Samsung continues to announce ultra-high resolution camera sensors aimed at affordable markets. The company just launched the Samsung ISOCELL HP3, a 200 Megapixel camera sensor featuring exceptionally small sensing pixels. The thing is: smaller pixels aren’t always better, as their size makes it increasingly more difficult to gather photos.
Each pixel is only 0.56 μm (square), which is tiny, so there’s a 4:1 pixel-binning mode that would equate to a 50 Megapixel sensor with 1.12μm pixels, or even a 16:1 pixel binning that approximates a 12.5 MP sensor with 2.24μm pixels.
It is also very impressive that the sensor features quarter-resolution pixel-level phase detection autofocus. Each group of 2×2 pixels requires an insanely small lens to achieve that.
Samsung calls this its pixel-binning feature “Tetra pixel,” but the principle is the same as we’ve seen before. Each sensor maker has a different implementation and would create a brand, perhaps for intellectual property or marketing reasons.
It’s important to understand that binning sixteen 0.56 μm pixels into one virtual 2.24μm pixel isn’t the same as one physical 2.24μm pixel. That’s because each 0.56 μm pixel requires some supporting electronics, and some sensing area of the chip might be lost to that. The more pixels you have, the more wires and other things might eat up some sensing area.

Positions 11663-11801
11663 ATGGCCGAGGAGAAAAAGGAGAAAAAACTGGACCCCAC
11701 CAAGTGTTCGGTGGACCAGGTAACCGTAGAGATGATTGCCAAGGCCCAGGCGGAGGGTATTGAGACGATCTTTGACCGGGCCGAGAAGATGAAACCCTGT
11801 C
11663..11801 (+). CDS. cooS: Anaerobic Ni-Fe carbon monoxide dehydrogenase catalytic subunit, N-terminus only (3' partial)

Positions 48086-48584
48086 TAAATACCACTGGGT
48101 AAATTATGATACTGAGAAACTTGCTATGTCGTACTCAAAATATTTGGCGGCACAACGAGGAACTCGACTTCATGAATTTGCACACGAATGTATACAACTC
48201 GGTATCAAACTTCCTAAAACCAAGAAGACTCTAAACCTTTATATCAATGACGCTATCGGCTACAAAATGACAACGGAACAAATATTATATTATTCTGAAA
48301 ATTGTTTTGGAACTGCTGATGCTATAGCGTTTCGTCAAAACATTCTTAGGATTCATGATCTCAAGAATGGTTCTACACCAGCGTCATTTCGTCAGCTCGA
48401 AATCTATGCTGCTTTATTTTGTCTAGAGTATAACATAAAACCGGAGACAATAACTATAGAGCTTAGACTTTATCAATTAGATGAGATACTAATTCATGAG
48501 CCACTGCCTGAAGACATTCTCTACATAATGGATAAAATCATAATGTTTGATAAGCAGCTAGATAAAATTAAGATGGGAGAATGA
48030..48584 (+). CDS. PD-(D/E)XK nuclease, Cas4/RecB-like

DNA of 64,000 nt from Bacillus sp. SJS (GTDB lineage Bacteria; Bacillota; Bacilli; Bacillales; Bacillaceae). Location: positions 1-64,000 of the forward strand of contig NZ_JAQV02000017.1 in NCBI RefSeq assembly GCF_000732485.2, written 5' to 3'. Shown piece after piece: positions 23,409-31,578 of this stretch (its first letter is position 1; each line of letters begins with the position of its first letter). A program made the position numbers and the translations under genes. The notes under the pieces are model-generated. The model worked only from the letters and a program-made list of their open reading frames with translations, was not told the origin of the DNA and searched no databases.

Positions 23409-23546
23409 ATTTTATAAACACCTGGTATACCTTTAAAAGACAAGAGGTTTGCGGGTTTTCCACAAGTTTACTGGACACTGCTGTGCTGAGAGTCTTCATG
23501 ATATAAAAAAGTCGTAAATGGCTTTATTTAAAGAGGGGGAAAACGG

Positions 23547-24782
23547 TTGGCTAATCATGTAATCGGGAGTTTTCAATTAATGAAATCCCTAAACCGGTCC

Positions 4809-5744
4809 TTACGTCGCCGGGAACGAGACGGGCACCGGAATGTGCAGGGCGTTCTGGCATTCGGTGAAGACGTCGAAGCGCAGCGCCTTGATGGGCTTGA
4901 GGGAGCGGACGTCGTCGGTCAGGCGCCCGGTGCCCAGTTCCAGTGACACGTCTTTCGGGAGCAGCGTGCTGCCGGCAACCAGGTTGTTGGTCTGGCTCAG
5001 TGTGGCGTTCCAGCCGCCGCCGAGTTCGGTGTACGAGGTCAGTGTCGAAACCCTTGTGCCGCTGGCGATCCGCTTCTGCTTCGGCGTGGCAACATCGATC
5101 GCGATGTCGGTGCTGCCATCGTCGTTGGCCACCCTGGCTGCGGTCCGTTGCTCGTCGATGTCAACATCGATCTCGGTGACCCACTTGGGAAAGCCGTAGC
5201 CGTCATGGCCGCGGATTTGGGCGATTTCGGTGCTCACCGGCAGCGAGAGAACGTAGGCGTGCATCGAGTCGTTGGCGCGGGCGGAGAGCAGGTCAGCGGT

The additional electronics might also increase the chance of introducing (electronic) noise that might affect the sensor’s performance. Smaller pixels might also affect the effective dynamic range of the sensor, but fortunately, that might be compensated by capturing more HDR frames using stacked photography.
In the past, we’ve seen degrading performance with some 0.7 μm, so I wonder if this sensor would bump into similar issues.
These ever-smaller pixels allow smartphone OEMs to market affordable camera phones with high Megapixel specifications. That said, it remains to be seen if we’re going to see proportional image quality gains, especially in low-light.
Still, depending on where it is used, this sensor could be an improvement over past sensors at the same price point. For example, it could be slightly larger or capable of faster readouts, allowing 8K recording (or 4K in slow-motion) smartphones at a given price range were not capable of before.